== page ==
Associate Justice

 

 

CERTIFICATION

 

         Pursuant to Section 13, Article VIII of the Constitution, I certify that the conclusions in the above Decision had been reached in consultation before the case was assigned to the writer of the opinion of the Court.

 

 

 

                          LEONARDO A. QUISUMBING

                                     Acting Chief Justice                 

 

 



*              On official leave.

**             Acting Chief Justice.

[1]              Under Rule 64 in relation to Rule 65 of the 1997 Rules of Civil Procedure.

[2]              Rollo, pp. 11-12.  Signed by Chairman Guillermo N. Carague and Commissioners Raul C. Flores      and Emmanuel M. Dalman.

[3]              Id. at 16-17.

[4]              Establishing A New System of Retirement and Separation for Military Personnel of the Armed       Forces of the Philippines and For Other Purposes, dated 10 September 1979.

[5]              Amending Sections 3 and 5 of Presidential Decree No. 1638 Entitled “Establishing A New System                of Retirement and Separation for Military Personnel of the Armed Forces of the Philippines and     For Other Purposes,” dated 8 November 1979.

[6]              Rollo, p. 12.

[7]              Id. at 5-6.

[8]              Section 4(o), Rule I, 1997 Revised Rules of Procedure of the Commission on Audit.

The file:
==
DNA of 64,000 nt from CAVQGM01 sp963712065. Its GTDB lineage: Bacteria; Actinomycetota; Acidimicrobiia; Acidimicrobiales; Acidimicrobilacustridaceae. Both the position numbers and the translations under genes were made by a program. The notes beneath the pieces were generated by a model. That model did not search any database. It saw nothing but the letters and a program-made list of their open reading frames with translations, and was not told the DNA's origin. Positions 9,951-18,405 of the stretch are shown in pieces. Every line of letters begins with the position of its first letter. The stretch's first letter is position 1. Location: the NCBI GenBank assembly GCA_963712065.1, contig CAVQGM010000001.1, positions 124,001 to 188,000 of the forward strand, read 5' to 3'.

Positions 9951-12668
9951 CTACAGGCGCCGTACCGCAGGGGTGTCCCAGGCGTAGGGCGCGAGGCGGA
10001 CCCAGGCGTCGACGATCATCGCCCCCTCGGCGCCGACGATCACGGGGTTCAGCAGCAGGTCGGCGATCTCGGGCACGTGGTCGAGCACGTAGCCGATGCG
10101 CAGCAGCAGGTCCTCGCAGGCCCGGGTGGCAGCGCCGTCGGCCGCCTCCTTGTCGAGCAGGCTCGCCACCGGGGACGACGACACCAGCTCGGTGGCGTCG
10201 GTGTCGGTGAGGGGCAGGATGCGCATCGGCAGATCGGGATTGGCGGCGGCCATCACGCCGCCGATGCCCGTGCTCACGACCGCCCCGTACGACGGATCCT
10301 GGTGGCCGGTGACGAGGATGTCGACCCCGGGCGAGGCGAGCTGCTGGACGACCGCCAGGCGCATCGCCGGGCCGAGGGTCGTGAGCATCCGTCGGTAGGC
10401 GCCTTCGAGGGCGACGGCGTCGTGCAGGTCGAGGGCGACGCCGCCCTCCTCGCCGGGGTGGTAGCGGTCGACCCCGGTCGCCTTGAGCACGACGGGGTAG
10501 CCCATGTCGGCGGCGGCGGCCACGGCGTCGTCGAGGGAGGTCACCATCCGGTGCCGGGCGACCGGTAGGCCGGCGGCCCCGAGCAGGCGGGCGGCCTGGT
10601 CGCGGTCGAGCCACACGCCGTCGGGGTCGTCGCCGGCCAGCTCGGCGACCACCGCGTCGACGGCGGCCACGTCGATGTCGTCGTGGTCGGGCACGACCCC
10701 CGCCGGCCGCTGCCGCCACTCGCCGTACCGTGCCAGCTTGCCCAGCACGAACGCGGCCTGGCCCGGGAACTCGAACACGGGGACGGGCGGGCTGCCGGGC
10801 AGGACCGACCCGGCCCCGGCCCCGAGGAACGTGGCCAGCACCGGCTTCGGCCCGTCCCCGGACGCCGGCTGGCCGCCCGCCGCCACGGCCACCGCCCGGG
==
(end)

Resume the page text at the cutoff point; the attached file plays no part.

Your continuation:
[9]              An Act Fixing the Time Within Which the Auditor General Shall Render his Decisions and             Prescribing the Manner of Appeal Therefrom. Approved on 18 June 1938.

[10]             Ordaining and Instituting a Government Auditing Code of the Philippines. Signed on 11 June        1978.

[11]             See Department of Agriculture v. NLRC, G.R. No. 104269, 11 November 1993, 227 SCRA 693;         Carabao, Inc. v. Agricultural Productivity Commission, et al., 146 Phil. 236 (1970).

[12]             Spouses Mirasol v. Court of Appeals, 403 Phil. 760 (2001).

[13]             Rollo, p. 17.

[14]             See Government Service Insurance System v. Montesclaros, G.R. No. 146494, 14 July 2004, 434      SCRA 441.

[15]             See Brion v. South Phil. Union Mission of 7th Day Adventist Church, 366 Phil. 967 (1999).

[16]             Government Service Insurance System v. Montesclaros, supra note 14.

[17]             Id.

[18]             Tiu v. Court of Appeals, 361 Phil. 229 (1999).

[19]             Beltran v. Secretary of Health, G.R. No. 133640, 25 November 2005, 476 SCRA 168.

[20]             Section 4 of the 1987 Constitution provides:

                 Sec. 4.  The prime duty of the Government is to serve and protect the people.  The Government may call upon the people to defend the State and, in the fulfillment thereof, all citizens may be required, under conditions provided by law, to render personal, military, or civil service.

 

 

[21]             Tiu v. Court of Appeals, supra note 18.

[22]             An Act Providing for the Development, Administration, Organization, Training, Maintenance and                Utilization of the Citizen Armed Forces of the Philippines and For Other Purposes. Approved on               27 June 1991.

[23]                           Citizenship Retention and Re-Acquisition Act of 2003.

[24]             Rollo, pp. 63-64.

[25]             G.R. No. 160869, 11 May 2007.

[26]             Bengson III v. House of Representatives Electoral Tribunal, G.R. No. 142840, 7 May 2001, 357      SCRA 545.

[27]             G.R. No. 125793, 29 August 2006, 500 SCRA 9.